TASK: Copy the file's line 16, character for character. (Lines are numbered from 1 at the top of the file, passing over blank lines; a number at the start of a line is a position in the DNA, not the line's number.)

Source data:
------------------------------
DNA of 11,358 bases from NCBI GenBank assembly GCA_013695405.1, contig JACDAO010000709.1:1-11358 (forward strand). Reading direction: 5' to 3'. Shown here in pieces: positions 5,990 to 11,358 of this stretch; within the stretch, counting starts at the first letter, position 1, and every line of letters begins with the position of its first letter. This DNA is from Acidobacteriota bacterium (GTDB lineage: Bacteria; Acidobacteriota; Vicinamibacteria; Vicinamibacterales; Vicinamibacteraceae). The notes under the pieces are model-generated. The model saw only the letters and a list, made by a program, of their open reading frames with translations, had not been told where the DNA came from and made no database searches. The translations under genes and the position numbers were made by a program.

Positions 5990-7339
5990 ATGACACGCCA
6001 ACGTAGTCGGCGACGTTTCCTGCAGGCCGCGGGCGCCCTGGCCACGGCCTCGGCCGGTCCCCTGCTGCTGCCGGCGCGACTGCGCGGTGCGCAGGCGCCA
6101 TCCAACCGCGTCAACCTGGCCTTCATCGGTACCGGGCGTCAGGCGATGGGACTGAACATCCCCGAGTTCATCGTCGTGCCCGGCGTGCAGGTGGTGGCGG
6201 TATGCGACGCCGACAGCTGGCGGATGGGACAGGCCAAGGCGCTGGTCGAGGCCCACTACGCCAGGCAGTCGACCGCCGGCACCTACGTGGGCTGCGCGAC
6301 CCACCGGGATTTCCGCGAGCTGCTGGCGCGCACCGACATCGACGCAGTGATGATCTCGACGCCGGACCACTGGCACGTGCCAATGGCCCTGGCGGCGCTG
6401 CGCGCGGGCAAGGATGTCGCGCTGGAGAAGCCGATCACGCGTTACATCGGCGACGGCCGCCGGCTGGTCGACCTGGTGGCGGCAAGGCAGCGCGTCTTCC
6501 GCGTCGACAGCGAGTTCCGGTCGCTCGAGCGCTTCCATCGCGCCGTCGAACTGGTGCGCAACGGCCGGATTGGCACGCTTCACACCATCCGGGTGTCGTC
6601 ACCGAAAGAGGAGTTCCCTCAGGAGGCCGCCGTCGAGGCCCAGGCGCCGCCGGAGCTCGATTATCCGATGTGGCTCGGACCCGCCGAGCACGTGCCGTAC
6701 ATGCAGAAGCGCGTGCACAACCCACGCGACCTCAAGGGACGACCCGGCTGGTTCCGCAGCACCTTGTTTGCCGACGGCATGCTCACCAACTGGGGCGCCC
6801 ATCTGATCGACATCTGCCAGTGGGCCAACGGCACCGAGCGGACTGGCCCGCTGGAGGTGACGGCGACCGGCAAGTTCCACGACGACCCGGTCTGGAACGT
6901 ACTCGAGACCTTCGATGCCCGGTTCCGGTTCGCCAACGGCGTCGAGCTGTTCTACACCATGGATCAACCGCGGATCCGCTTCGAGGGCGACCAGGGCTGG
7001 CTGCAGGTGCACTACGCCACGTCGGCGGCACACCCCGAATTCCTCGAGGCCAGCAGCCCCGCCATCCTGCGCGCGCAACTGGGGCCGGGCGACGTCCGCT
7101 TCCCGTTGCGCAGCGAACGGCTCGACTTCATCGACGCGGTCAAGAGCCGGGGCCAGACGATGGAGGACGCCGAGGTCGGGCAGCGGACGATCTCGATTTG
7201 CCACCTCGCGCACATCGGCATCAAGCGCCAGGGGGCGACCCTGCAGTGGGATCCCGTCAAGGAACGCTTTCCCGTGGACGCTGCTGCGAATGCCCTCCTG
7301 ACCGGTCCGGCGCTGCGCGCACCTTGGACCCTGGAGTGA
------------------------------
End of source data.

7201 CCACCTCGCGCACATCGGCATCAAGCGCCAGGGGGCGACCCTGCAGTGGGATCCCGTCAAGGAACGCTTTCCCGTGGACGCTGCTGCGAATGCCCTCCTG